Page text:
Andrew Dunning observed:
I was walking on the Tsawout First Nation Beach, just north of Island View Beach Park between 6 and 8 am on 19 May 2018. The weather conditions were overcast with a little fog. I observed two sea mammals just off the rocky point on the north end of this beach. When I saw them initially I was distant to them. I noticed them as the water was very calm. I initially thought they were seals because they were quite large. As I got closer (walking up the beach) I observed one of them roll over onto their back and float. This is when I realized they were not seals but sea otters (Enhydra lutris). I have seen plenty of river otters in my life but I had never seen a sea otter. Only one was on it's back. I don't recall if the feet were sticking up or not. The other kept diving and coming up around the floating one. They both had quite stocky bodies and I noticed the one diving had a shorter tail then a river otter. I watched for a couple more minutes then proceeded with my walk. When I came back a few minutes later they were pretty far out into the Cordova Channel. I was on the phone with my wife when I was walking as she was in Alberta and told her what I was looking at. I really didn't think much of it because I thought these creatures should be there. I continued my walk. I was since told that sea otters are not very commonly sighted in this particular area.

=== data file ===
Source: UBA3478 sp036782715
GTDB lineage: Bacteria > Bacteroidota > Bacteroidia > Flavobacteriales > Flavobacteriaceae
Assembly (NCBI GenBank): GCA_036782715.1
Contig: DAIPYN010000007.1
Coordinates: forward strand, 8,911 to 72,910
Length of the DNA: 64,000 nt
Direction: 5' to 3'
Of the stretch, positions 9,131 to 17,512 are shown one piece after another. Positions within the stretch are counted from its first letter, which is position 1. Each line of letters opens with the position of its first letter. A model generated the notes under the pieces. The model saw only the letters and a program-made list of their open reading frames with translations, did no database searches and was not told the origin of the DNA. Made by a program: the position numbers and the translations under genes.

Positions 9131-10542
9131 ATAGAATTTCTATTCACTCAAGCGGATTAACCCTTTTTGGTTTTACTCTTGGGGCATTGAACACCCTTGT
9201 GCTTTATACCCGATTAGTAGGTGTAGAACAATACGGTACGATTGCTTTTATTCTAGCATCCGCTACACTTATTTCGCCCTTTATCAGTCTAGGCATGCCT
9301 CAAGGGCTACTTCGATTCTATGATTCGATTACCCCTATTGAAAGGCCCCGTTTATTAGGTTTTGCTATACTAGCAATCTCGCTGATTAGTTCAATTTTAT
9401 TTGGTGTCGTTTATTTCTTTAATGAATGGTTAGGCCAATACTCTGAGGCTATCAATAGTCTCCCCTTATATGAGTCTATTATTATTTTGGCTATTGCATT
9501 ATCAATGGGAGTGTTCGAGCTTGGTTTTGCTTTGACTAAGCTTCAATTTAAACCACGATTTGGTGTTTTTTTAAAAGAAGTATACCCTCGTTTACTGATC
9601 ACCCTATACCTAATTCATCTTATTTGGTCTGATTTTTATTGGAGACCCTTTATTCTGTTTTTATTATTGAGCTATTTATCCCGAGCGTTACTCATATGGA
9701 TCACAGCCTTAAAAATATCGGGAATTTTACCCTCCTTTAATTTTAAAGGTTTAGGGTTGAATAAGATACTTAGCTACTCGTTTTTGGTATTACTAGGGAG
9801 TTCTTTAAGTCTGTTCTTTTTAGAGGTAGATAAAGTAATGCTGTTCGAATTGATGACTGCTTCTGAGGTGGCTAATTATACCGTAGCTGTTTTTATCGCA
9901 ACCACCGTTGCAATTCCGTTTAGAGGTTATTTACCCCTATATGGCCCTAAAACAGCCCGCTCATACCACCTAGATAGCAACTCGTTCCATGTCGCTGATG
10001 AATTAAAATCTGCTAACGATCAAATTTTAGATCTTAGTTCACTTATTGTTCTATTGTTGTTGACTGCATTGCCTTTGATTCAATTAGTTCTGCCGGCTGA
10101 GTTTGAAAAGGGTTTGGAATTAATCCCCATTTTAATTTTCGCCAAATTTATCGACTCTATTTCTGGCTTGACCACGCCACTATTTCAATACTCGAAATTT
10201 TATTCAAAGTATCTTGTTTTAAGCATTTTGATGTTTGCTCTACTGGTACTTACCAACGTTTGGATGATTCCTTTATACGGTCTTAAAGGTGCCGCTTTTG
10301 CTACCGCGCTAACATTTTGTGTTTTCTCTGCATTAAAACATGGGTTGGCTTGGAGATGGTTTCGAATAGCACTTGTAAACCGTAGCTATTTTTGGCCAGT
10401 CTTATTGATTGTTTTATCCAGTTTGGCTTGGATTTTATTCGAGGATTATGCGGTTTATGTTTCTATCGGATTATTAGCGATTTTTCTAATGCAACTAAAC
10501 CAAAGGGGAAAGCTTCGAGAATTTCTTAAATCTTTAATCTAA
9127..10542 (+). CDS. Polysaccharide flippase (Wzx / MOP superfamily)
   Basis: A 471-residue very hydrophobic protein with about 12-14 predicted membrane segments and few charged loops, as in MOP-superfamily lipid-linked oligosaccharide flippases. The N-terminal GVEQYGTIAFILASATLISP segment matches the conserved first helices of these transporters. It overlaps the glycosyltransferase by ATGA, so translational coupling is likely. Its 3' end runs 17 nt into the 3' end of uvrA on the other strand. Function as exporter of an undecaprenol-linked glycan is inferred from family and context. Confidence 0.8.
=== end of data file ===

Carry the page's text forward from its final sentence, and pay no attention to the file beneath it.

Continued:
Tom Okey commented:
My children and I found shell-record evidence of recent feeding activity of sea otters (Enhydra lutris) at this very beach on 7 April 2018, as described in this related LEO Observation, and a few weeks later we observed single sea otters at this beach, as described in these LEO Posts from 8 June 2018 and 21 June 2018. Mr. Dunning's observation occurred in the intervening period, and indicates that at least two sea otters visited this coastline in 2018.
Sea otters are endemic to this region, but have been absent from this particular coastline, and from in the Salish Sea, for over a century after being extirpated during the fur trade of the 19th century (see related LEO observations for more information). This broader set of observations represents the first recorded sightings of sea otters in the Haro Strait area of the Strait of Georgia and the Salish Sea, in over a century.